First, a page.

1. Introduction

The ferroelectric (FE) materials are mostly used in applications exploiting the piezoelectric effect, a change of their polarization **P** and hence the generation of an electric field, under application of a stress σ (direct effect), and the generation of strain ε under application of an electric field **E** (converse effect)^{1}. The magnitude of the effect is quantified by the piezoelectric tensor *d _{ijk}* =

*dP*

_{i}

*/d*σ

*and*

_{jk}*d*=

^{+}_{ijk}*d*ε

*, where the cross indicates the transposed*

_{ij}/dE_{k}^{2}. The measurement of the piezoelectric constants on ceramics may vary considerably depending on the sample microstructure, content of defects, and experimental conditions. Apart from the indetermination related to the field dependent extrinsic contribution from the domain wall motion, a major source of error with respect to the intrinsic value is incomplete poling

^{3}. In fact, the magnitude of the piezoelectric effect is proportional to the polarization, and a ceramic has to be poled in an intense electric field, in order to orient as parallel as possible to the field the spontaneous polarization, otherwise randomly oriented into domains. Such a process is often incomplete, due to the elastic clamping of non-180

^{o}switching, or due to defects creating local electric fields or pinning the domain walls or producing electric conductivity that shorts the electrodes.

The elastic and anelastic measurements are generally of side interest in the research on FE materials, but it has recently been shown that it is possible to derive information on the piezoelectric coupling in ceramic samples, without the need of poling them, from the softening, that in the FE phase exceeds the compliance of the paraelectric (PE) phase^{4}. In unpoled ceramic samples, where the depolarization field should be negligible or at least minimal^{1}, the elastic softening would be a good indicator of the maximum potential piezoelectric coupling in the fully poled material. Here the formula expressing the softening in terms of the piezoelectric and dielectric constants^{4} is derived using the formalism of anelastic relaxation, and is validated by comparing the softening of the Young's modulus of unpoled ceramic BaTiO_{3} with the appropriate angular average of the piezoelectric and dielectric tensors from the literature.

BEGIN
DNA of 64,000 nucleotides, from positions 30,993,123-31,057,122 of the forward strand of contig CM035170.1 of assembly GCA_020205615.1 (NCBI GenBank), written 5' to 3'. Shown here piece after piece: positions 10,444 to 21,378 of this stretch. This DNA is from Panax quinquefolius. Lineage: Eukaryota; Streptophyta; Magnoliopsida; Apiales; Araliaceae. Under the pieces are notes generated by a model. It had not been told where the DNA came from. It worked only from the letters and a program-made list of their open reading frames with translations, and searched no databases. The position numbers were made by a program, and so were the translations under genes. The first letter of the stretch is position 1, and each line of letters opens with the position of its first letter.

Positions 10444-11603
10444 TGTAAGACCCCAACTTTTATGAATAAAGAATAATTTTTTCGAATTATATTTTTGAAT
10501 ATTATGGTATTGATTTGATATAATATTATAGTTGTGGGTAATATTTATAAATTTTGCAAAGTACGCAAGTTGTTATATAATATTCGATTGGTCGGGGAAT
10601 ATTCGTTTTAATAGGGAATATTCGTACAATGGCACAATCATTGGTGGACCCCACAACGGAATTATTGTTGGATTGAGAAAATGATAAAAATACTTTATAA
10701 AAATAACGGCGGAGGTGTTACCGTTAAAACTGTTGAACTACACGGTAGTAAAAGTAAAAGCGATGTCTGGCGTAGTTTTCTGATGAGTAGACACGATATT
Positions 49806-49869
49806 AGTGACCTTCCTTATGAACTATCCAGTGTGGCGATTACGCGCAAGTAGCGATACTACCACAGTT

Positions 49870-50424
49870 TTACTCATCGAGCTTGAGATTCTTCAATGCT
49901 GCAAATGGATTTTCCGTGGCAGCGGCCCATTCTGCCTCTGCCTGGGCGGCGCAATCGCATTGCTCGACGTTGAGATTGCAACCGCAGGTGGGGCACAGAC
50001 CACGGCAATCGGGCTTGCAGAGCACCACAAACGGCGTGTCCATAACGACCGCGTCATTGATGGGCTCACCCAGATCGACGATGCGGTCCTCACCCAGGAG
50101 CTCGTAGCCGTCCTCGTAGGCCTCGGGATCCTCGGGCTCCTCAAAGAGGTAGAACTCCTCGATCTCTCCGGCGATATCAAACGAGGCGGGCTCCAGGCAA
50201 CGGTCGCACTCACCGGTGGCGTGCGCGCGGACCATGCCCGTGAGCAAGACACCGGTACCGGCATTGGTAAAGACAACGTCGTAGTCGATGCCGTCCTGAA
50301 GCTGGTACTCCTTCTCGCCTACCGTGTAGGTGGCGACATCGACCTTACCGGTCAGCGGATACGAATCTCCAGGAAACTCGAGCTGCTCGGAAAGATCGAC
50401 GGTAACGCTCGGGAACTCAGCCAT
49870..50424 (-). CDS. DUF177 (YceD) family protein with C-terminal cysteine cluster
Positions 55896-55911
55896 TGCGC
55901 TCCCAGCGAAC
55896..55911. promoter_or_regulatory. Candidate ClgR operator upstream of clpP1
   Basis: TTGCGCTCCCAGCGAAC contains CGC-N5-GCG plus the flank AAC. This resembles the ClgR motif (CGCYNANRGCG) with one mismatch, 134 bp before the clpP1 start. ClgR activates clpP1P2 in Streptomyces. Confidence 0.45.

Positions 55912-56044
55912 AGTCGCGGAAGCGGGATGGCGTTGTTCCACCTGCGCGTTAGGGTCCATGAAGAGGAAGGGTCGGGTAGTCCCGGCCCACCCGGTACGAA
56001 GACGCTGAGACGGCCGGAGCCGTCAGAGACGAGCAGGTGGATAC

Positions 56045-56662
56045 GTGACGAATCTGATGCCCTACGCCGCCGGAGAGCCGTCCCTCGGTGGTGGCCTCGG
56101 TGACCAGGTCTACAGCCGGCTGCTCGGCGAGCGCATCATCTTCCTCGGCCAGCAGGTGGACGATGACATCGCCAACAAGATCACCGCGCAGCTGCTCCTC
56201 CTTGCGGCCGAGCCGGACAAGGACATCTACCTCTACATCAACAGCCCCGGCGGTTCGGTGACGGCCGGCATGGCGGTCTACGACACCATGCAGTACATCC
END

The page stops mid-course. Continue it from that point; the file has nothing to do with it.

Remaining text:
2. Experimental

The ceramic BaTiO_{3} samples were prepared by conventional solid state reaction in different laboratories, as described in Ref. ^{5}. The high Curie temperatures (400 K) indicate the good quality of the samples. Sample BT1 had length and thickness 33×1.1 mm and a relative density of 90%, measured with Archimede's method; sample BT2 had 46×0.5 mm and relative density of 88%. The dynamic Young's moduli were measured by electrostatically exciting the free flexural resonance of the bars (1-6 kHz), suspended on thin thermocouple wires in vacuum.

3. Results and Discussion

3.1 Piezoelectric softening

In general, the softening Δ*s* of the compliance *s* due to anelastic relaxation can be written as